Notre Dame Scandal Paved Way to HHS Mandate, Suggests University President
Sister Margaret Carney, OSF, president of St. Bonaventure University, reportedly told a meeting of Franciscan Friars that the 2009 controversy over the University of Notre Dame’s honors to President Barack Obama may have encouraged him to pursue the HHS contraceptive mandate.
But rather than lay the blame on Notre Dame for causing division in the Church, she appears to blame the bishops and The Cardinal Newman Society for opposing scandal.
Sister Carney spoke on June 11 in Techny, Illinois, to a plenary council of the Assumption of the Blessed Virgin Mary Province, which belongs to the Order of Franciscan Friars Minor. Notes of what Sister Carney said are posted online at the Friars’ website:
Notre Dame invited Obama to speak. To be sure, every American president has been offered that honorary degree by Notre Dame, so they were following precedent in some sense. But the Cardinal Newman Society was the major actor in fueling the anger against Notre Dame.
Instead of the bishops searching for a way to talk this through, they decided to take the president of their most prominent university to the whipping post and divided their own conference in the process.
Catholics proved themselves to be a house divided—it makes Obama’s decision to anger the bishops with the contraception mandate a little more understandable, because he could see how divided they were anyway.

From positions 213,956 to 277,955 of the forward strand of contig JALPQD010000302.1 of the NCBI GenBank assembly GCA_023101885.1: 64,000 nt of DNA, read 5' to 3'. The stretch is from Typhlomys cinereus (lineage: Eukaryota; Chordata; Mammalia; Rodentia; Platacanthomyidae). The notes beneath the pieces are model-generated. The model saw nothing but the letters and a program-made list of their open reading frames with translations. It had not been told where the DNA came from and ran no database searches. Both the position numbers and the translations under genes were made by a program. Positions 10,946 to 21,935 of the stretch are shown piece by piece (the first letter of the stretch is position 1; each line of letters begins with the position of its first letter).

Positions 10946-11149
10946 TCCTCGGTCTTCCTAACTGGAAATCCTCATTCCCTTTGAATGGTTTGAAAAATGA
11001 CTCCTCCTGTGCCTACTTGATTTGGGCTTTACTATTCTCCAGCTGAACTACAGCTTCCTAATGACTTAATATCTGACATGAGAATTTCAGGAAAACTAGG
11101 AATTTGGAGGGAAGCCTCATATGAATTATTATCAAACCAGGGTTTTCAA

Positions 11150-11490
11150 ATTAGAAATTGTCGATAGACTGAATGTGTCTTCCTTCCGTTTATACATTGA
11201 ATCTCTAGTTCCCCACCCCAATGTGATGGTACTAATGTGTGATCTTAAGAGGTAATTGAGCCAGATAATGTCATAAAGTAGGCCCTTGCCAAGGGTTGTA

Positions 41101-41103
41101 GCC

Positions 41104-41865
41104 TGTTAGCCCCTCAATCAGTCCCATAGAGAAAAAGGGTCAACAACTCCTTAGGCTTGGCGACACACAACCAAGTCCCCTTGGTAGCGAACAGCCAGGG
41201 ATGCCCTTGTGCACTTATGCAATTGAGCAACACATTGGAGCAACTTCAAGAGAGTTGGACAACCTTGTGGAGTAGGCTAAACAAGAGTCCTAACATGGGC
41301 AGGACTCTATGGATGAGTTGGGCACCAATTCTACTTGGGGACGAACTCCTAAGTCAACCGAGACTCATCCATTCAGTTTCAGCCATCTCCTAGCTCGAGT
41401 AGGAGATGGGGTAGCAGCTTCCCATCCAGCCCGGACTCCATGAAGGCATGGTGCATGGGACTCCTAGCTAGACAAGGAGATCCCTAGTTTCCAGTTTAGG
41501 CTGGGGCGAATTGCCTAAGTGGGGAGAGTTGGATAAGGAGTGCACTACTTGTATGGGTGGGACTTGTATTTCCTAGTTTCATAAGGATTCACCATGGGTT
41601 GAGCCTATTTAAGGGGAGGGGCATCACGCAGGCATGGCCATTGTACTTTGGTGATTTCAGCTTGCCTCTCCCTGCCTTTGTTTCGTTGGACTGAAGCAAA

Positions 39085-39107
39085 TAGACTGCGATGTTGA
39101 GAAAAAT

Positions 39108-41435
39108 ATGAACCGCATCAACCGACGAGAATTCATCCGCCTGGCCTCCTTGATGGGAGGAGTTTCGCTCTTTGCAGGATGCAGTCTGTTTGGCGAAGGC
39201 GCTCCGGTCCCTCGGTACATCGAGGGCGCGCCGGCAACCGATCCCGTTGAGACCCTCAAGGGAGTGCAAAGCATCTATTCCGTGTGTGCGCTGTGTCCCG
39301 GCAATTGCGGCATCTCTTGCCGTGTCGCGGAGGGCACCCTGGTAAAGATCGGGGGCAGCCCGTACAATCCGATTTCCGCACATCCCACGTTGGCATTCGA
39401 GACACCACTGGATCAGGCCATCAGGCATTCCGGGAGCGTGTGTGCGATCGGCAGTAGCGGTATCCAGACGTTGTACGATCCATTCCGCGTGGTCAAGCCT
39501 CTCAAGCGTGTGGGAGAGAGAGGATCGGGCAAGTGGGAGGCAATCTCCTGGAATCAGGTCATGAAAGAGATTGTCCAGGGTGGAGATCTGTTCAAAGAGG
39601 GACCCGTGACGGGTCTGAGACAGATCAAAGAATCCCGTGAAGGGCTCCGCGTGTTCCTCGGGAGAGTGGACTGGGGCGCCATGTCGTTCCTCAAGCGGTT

In Catholics [sic] colleges, we’re in the horribly awkward position of being unable to invite non-Catholics to speak, simply because they don’t adhere to doctrines of churches that aren’t their own, and the range of issues on which potential speakers are unwelcome to differ are rather narrow.
Sister Carney may be onto something regarding the HHS contraception mandate, but she misplaces the blame. Surely, the failure of too many Catholics to give assent to the Church teaching on contraception lulled the Obama administration into believing that Catholics would roll over and play dead when confronted by the HHS contraception mandate.
And aside from the heroic efforts of faithful Catholic colleges in The Newman Guide and (encouragingly) Notre Dame, many other Catholic colleges and universities seem to have done exactly what they were expected to do.
Sister Carney also reportedly engaged in a curious exchange with the Friars, surely representing a near-unique moment in the annals of Eucharistic theology:
[Speaker]: Is it possible for young people to be Eucharist without receiving Eucharist?
Margaret: Instinctively, I think the answer is “yes,” based on watching my fallen-away family. But also, I can see people who live out of a profound sense of Christian values, people who are attuned to the principles of the Gospel, who have found themselves outside the institution. The leader of Franciscan servant learning on our campus is a business professor—he sees this as a calling, even though he’s not Catholic! Spoken with a Mississippi accent, “Sister, I get it! We can’t have Francis-lite—it’s got to be the whole thing!”